Protecting Europe from Future SARS-like Epidemics | Germany| News and in-depth reporting from Berlin and beyond | DW | 08.04.2003
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Protecting Europe from Future SARS-like Epidemics

Following the outbreak of the virulent SARS virus, the European Union plans to tighten its health structures by setting up a central authority to better coordinate European efforts in dealing with future epidemics.


Fear of SARS -- a woman wearing a surgical mask in Hong Kong.

As SARS or Severe Acute Respiratory Syndrome spreads its deadly bacteria around the world, health authorities have been jolted into taking emergency measures and precautions to limit the spread of the pneumonia-like illness.

With the death toll now estimated at over 100 and some 2,700 people worldwide believed to have contracted the illness, the European Union is taking no chances.

EU issues travel warning

Speaking at the European Parliament in Strasbourg on Monday, EU Health and Consumer Affairs Commissioner David Byrne urged EU citizens to avoid unnecessary trips to Asia -- especially ones with itineraries including China's Canton region and other areas where SARS is known to have had a severe impact.

Without specifically mentioning China's response to the illness, which has been criticized by the international community, Byrne hinted that spread of the potentially deadly virus could have been reduced if China had alerted the world to the disease earlier. "Earlier notifications to the WHO by those affected could have mitigated many of the effects," he said. "This is a key lesson for the future."

SARS was first detected in the southern Chinese province of Guangdong last November, but China only notified the World Health Organization (WHO) of the new virus in mid-February this year. About 43 people in the Guangdong province alone are reported to have succumbed to the virus.

Byrne: Situation under control

Byrne emphasized that the EU had the deadly illness under control and that the situation in Europe was stable.

"All 15 member states have together registered 46 cases of illness, 19 probable SARS instances and 27 cases of suspicion, but no fatality as yet," he said. "It’s also important that till now there has been no local contraction of the disease within the European Union."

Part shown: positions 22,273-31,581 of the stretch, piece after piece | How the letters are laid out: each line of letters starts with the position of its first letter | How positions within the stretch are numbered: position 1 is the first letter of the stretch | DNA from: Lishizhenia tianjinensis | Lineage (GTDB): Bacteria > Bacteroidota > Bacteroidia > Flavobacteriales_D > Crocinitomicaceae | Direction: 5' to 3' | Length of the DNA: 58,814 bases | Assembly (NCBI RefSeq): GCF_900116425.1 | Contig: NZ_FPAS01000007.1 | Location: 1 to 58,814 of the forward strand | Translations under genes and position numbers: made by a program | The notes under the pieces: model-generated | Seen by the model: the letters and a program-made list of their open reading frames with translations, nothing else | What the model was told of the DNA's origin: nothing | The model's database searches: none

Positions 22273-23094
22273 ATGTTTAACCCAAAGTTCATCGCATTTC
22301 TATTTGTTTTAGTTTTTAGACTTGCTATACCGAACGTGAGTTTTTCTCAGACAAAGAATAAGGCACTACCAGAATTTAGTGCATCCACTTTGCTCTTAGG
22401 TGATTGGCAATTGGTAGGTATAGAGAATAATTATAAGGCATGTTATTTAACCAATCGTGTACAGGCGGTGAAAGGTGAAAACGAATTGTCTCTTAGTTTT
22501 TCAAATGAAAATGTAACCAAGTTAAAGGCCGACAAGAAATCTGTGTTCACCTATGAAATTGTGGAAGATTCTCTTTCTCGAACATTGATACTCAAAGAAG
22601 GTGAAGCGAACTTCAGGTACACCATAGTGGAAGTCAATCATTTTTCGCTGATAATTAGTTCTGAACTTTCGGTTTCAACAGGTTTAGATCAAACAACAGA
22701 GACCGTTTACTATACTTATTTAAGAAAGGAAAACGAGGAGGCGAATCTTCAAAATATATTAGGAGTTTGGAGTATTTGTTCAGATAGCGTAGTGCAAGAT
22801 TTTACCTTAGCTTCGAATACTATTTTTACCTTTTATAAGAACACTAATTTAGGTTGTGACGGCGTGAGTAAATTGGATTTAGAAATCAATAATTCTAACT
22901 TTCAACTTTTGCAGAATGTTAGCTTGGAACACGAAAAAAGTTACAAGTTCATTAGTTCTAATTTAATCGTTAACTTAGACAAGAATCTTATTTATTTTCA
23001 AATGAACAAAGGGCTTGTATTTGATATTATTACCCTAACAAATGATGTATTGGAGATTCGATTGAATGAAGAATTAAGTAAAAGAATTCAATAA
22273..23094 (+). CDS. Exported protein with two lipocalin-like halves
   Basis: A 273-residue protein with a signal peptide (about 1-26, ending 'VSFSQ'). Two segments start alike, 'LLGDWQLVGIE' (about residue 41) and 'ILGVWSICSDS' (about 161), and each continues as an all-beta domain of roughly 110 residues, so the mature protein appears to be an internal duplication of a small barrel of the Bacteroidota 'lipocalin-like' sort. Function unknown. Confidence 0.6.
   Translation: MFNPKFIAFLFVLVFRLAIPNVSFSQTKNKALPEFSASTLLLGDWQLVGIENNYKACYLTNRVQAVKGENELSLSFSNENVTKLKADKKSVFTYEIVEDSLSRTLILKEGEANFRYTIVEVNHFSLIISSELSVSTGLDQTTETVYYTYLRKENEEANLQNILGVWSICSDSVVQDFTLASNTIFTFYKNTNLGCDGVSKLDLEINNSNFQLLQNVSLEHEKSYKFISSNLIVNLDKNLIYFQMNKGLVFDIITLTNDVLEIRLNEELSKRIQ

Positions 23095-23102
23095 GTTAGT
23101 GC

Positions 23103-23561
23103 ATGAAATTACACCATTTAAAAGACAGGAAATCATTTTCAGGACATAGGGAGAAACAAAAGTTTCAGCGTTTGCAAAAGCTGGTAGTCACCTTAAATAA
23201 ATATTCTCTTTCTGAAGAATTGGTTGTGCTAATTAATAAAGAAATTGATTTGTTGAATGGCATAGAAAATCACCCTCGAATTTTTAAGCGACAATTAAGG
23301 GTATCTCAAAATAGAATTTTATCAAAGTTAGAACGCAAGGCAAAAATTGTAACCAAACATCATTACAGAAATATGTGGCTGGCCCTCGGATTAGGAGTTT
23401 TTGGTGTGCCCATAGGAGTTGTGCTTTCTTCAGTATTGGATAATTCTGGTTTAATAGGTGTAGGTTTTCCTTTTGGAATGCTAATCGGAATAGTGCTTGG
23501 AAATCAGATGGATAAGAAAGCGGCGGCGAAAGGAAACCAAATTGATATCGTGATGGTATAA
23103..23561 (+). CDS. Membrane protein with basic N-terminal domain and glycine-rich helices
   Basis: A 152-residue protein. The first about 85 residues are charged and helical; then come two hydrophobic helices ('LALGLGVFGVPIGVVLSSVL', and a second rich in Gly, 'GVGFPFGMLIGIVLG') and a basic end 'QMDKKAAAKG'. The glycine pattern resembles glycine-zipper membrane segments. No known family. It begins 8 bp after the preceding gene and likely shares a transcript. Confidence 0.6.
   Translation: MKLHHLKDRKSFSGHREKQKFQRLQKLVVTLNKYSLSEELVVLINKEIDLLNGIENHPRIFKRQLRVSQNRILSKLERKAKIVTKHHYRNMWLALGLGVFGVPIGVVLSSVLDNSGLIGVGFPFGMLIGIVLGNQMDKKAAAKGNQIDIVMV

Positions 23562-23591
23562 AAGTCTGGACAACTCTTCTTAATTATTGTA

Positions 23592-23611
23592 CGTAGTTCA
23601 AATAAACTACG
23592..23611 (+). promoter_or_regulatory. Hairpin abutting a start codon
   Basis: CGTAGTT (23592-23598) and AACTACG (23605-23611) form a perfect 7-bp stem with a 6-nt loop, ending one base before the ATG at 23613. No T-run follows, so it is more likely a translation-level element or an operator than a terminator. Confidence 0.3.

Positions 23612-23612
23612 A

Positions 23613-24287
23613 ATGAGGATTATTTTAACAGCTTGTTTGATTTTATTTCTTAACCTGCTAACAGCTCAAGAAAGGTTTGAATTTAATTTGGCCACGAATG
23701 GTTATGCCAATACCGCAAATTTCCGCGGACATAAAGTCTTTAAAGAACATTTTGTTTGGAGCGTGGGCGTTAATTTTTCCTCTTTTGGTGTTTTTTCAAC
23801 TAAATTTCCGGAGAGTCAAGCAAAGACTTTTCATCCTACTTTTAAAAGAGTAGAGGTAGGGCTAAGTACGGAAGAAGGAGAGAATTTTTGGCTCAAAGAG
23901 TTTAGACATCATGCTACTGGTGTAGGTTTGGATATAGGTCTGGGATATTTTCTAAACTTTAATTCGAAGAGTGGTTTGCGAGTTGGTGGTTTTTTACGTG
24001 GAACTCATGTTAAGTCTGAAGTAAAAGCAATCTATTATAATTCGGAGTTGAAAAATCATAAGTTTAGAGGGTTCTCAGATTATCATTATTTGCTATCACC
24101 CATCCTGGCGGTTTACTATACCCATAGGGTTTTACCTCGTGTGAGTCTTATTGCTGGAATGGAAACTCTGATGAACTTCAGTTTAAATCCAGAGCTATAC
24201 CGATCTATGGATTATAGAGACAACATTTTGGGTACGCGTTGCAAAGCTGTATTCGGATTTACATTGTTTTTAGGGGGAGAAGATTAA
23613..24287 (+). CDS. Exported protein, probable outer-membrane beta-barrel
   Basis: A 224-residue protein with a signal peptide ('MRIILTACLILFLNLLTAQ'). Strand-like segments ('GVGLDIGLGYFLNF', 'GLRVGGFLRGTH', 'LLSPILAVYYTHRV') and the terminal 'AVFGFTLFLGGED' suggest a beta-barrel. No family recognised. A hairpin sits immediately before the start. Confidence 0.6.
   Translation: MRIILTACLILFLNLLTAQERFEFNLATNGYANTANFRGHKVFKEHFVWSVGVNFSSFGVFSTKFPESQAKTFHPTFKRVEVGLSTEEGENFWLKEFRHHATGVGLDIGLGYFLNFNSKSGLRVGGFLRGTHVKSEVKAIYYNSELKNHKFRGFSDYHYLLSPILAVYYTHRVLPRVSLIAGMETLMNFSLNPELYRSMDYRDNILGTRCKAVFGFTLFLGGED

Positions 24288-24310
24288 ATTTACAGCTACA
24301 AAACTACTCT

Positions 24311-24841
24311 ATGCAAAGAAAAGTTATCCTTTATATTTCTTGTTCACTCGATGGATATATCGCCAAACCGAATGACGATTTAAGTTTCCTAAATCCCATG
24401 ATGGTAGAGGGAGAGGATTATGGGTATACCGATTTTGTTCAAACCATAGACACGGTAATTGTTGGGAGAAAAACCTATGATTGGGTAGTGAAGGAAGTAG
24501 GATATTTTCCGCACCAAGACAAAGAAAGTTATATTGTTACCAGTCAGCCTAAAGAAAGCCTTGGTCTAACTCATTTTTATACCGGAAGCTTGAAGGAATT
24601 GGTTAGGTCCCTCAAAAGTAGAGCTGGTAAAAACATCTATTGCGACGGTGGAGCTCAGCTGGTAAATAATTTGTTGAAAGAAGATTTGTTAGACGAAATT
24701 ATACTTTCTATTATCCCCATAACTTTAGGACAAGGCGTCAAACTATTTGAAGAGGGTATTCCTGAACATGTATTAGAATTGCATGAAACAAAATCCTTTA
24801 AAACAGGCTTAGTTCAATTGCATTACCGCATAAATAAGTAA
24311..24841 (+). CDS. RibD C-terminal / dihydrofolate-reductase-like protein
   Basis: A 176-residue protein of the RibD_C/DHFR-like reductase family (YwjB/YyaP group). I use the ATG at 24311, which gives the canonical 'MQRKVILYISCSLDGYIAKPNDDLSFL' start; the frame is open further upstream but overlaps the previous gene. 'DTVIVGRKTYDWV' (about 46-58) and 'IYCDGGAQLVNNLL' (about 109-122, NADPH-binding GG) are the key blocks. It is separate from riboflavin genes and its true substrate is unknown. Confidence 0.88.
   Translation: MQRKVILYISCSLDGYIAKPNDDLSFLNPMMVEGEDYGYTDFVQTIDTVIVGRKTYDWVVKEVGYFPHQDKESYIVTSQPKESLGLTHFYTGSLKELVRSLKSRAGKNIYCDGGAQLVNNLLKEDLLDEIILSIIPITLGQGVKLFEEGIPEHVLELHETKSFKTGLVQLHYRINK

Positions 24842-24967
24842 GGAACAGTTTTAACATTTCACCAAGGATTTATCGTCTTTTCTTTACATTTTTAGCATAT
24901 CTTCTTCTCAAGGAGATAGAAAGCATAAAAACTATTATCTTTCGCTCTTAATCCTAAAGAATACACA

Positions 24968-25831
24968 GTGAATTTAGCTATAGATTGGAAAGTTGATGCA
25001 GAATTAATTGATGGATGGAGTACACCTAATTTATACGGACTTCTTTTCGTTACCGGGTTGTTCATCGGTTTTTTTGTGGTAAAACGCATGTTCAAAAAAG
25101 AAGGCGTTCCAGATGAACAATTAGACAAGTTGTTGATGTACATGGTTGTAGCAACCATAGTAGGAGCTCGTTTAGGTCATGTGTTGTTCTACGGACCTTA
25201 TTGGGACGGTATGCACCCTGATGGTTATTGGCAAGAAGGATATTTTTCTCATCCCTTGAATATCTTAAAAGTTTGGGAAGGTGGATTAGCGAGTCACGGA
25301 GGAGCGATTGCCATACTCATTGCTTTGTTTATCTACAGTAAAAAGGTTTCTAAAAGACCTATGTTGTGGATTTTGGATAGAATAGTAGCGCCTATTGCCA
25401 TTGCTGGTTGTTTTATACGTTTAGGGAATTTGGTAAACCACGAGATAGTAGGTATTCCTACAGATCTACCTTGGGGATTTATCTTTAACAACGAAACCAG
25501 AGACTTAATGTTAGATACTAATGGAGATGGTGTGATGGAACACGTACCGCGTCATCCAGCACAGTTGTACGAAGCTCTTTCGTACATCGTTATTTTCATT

The EU’s top health official sought to assure members of parliament that the European Commission was confident of tackling the highly-contagious ailment with its existing early warning and response system (EWRS), which was first set up in 1999. EWRS belongs to the EU’s network for epidemiological surveillance and control of communicable diseases. The illness is believed to have spread to Europe via airline passengers arriving from Asia.

Cases of SARS infection have been reported in most major European countries, including Germany, which has had five reported cases according to WHO, France, Britain, Spain, Switzerland and Italy.

Multinational system required

Despite the EU’s insistence that it is well-equipped to deal with the health situation at hand, there is little doubt that if the illness developed into a full-fledged epidemic in Europe, the EU’s existing health and safety structures would be insufficient for tackling the problem.

Unlike its extensive defensive mechanisms for dealing with contagious animal diseases such as foot-and-mouth or the plague, Brussels has no corresponding framework in cases of human epidemics.

Underscoring the importance of a coordinated effort to deal with easily-transmitted human epidemics, Byrne said last month: "Cases like SARS demonstrate only too clearly that contagious diseases require a high level of preparedness across borders."

Central authority needed for consistency

The Commissioner is now pushing for the creation of a European Center for Disease Prevention and Control to coordinate EU member states’ surveillance of and reaction to outbreaks of epidemics. Byrne said he hoped the agency would be up and running by 2005.

"We need to establish a structure at European level that has the scope, the stability, and the capacity to respond to the threat from diseases in the longer term. It (the center) would aim to enhance surveillance, coordinate common responses and collaborate with member states, candidate countries and international organizations such as the WHO," Byrne said.

The Commissioner’s proposal is not new. The European Commission in Brussels has tried for some time now to reinforce its health safety and prevention authorities with additional powers.

At the same time, Byrne has stressed that the European Center for Disease Prevention and Control would not replace existing national health structures in member states. The European Center instead would be able to offer consistent travel information to all EU citizens, he said.

Brussels should take leading role

The consumer affairs spokeswoman for Germany’s ruling Social Democratic Party (SPD), Dagmar Roth-Behrendt has welcomed Byrne’s proposal.

At the same time, she stressed it was important for Brussels to take over responsibility for Europe-wide public health policy if epidemics in future were to be tackled effectively and for consistent health standards throughout the EU. Otherwise, Roth-Behrendt said, the body proposed by Byrne would be in danger of being nothing more than a mere "alibi center."

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